Following the nuclear incident in Chernobyl that occurred on April 26 1986, the Soviet government created a 30km exclusion zone around the power plant and evacuated 116 thousand residents. The area thus became a dead zone. But today, in spite of the fact that it is one of the most contaminated locations on Earth, Chernobyl is brimming with life. The town of Chernobyl, located within the exclusion zone and 16 km from the exploded reactor, is the main centre of daily life in the area. Prior to the incident it was home to 16 thousand people, today four thousand reside there. Most of them work in the local area, all linked in some way to the power plant, but not all of them. In fact, the town of Chernobyl is still home to some samosely, so-called self-settlers who resisted evacuation from the area and remained or returned to live out their lives: people such as the painter Leonid, now famous as “the painter of Chernobyl”, or Mihail, the music teacher at the school in Chernobyl before the incident and now a pensioner.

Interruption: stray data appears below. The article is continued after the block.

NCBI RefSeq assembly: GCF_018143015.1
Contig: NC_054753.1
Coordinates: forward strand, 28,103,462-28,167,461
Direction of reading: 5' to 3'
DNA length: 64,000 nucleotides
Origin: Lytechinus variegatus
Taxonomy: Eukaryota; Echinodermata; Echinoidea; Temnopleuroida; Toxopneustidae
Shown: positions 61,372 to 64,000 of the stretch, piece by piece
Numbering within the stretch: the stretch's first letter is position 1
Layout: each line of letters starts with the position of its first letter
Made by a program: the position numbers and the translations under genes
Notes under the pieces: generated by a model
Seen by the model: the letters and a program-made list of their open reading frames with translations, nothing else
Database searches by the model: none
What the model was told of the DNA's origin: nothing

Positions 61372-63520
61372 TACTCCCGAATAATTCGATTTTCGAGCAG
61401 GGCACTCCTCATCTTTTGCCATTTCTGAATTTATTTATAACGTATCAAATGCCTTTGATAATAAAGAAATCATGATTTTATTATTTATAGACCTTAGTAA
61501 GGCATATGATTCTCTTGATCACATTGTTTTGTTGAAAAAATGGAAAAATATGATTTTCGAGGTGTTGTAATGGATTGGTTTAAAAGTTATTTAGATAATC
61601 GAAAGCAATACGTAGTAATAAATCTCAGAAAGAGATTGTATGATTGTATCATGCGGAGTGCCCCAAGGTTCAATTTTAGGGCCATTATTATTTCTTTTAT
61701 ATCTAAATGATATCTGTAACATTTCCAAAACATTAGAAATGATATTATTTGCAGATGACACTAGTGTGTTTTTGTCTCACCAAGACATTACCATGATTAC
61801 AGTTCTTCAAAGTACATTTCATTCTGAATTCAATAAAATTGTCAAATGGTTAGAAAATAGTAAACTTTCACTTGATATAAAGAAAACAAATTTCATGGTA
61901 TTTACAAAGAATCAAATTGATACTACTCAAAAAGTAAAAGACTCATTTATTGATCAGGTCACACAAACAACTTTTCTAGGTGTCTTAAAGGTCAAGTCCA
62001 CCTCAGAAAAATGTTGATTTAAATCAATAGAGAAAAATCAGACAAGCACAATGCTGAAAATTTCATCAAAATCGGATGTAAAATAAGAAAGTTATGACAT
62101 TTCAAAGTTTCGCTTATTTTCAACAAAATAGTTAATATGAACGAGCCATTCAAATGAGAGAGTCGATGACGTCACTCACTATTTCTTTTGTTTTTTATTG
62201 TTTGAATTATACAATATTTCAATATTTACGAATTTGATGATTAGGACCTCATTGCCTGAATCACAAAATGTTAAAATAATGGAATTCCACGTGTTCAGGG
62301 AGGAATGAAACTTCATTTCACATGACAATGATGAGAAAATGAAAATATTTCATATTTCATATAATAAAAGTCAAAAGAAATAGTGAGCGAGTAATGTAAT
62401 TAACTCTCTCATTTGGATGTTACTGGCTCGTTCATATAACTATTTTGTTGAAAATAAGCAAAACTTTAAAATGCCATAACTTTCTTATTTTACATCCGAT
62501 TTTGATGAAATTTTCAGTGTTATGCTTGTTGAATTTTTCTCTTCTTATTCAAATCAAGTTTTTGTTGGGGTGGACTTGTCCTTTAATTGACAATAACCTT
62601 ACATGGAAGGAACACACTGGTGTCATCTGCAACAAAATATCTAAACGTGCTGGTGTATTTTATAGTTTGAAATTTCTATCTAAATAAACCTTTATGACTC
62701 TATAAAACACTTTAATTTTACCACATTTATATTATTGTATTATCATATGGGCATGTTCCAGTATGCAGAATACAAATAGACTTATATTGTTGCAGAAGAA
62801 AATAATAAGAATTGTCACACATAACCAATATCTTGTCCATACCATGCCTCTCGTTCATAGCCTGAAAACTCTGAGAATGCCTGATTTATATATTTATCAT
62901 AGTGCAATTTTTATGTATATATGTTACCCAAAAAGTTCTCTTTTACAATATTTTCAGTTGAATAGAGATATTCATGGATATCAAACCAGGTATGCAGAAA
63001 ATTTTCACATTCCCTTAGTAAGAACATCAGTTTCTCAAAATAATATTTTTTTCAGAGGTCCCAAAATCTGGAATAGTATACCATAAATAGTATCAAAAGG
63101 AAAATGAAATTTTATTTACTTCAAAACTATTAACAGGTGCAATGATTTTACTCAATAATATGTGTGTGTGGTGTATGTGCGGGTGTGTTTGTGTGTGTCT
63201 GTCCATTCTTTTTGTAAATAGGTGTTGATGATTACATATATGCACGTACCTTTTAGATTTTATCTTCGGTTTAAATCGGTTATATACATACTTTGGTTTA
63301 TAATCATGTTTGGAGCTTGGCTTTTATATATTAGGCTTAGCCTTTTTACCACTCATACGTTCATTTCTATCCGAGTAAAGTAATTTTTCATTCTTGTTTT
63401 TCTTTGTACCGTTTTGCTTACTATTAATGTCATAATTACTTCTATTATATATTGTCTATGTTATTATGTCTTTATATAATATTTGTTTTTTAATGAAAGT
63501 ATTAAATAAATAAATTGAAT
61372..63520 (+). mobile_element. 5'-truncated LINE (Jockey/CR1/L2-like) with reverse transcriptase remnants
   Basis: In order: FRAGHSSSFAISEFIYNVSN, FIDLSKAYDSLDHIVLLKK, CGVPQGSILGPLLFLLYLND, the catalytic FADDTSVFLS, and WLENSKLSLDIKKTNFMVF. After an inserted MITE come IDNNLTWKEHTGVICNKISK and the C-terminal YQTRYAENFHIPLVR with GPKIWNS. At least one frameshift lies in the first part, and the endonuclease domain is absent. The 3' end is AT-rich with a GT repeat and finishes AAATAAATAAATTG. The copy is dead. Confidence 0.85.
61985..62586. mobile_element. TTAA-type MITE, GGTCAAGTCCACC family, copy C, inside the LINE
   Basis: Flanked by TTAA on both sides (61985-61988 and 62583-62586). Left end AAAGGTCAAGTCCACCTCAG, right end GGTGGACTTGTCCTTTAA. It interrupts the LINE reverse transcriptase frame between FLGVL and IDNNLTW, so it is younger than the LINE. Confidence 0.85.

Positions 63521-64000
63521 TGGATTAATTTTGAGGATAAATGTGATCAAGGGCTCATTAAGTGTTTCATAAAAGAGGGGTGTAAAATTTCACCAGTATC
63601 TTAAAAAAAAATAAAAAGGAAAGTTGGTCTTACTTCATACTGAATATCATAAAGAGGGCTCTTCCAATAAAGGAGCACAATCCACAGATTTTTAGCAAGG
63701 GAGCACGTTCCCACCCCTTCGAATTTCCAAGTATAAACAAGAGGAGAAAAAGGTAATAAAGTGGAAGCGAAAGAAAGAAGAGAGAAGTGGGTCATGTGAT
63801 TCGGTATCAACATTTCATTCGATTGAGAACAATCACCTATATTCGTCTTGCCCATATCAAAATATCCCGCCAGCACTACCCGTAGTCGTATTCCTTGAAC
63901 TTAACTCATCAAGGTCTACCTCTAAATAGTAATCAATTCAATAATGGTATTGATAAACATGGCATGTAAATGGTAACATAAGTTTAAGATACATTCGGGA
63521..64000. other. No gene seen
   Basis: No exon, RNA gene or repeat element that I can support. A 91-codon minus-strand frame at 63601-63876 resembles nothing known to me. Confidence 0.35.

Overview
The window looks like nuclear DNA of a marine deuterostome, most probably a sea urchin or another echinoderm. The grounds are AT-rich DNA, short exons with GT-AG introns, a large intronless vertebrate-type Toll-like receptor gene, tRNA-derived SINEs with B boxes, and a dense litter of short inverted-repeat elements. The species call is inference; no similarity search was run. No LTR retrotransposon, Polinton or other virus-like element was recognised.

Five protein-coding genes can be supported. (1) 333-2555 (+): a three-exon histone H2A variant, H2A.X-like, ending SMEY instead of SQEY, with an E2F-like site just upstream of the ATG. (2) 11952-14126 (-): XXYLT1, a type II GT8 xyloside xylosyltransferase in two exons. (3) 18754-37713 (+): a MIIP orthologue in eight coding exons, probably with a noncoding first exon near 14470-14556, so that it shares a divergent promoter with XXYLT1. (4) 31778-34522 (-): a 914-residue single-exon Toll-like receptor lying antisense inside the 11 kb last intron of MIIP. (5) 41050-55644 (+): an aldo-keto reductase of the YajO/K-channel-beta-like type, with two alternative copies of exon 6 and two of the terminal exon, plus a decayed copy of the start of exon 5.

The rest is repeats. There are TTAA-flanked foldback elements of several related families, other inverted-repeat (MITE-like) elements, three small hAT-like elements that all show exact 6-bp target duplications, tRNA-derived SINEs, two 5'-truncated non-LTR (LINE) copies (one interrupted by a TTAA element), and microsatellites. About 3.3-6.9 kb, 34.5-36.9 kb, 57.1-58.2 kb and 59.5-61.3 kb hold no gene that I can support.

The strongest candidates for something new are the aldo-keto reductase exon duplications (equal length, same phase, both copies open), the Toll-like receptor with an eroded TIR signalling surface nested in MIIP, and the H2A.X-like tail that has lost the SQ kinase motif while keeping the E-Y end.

The other inhabitants of this strange town are the staff of the administrative offices, workers involved in the disposal of radioactive material, the guards and military that control the area, firefighters and local police, but above all the personnel (around 2000 of them) who each day ensure the safety of the Chernobyl nuclear plant, at least until 2065, the year in which the decommissioning work on the reactors will begin. There are also scientists involved in research on the consequences of the Chernobyl disaster and the monitoring of radioactivity in the area and at the plant. Around 100 scientists and employees work here. For all of these workers who live in Chernobyl – in shifts of 15 days – the town offers various services like any other Ukrainian town: four mini-markets, two canteens, a post office, a coach station that connects the exclusion zone with Ukraine’s main cities, a cultural centre, a gym for keeping fit, a church in which to celebrate mass, and nowadays even three hotels for tourists. But in the exclusion zone contamination will remain high for 200 thousand years, even though today everything appears normal in the dead zone, especially in the bustling town of Chernobyl.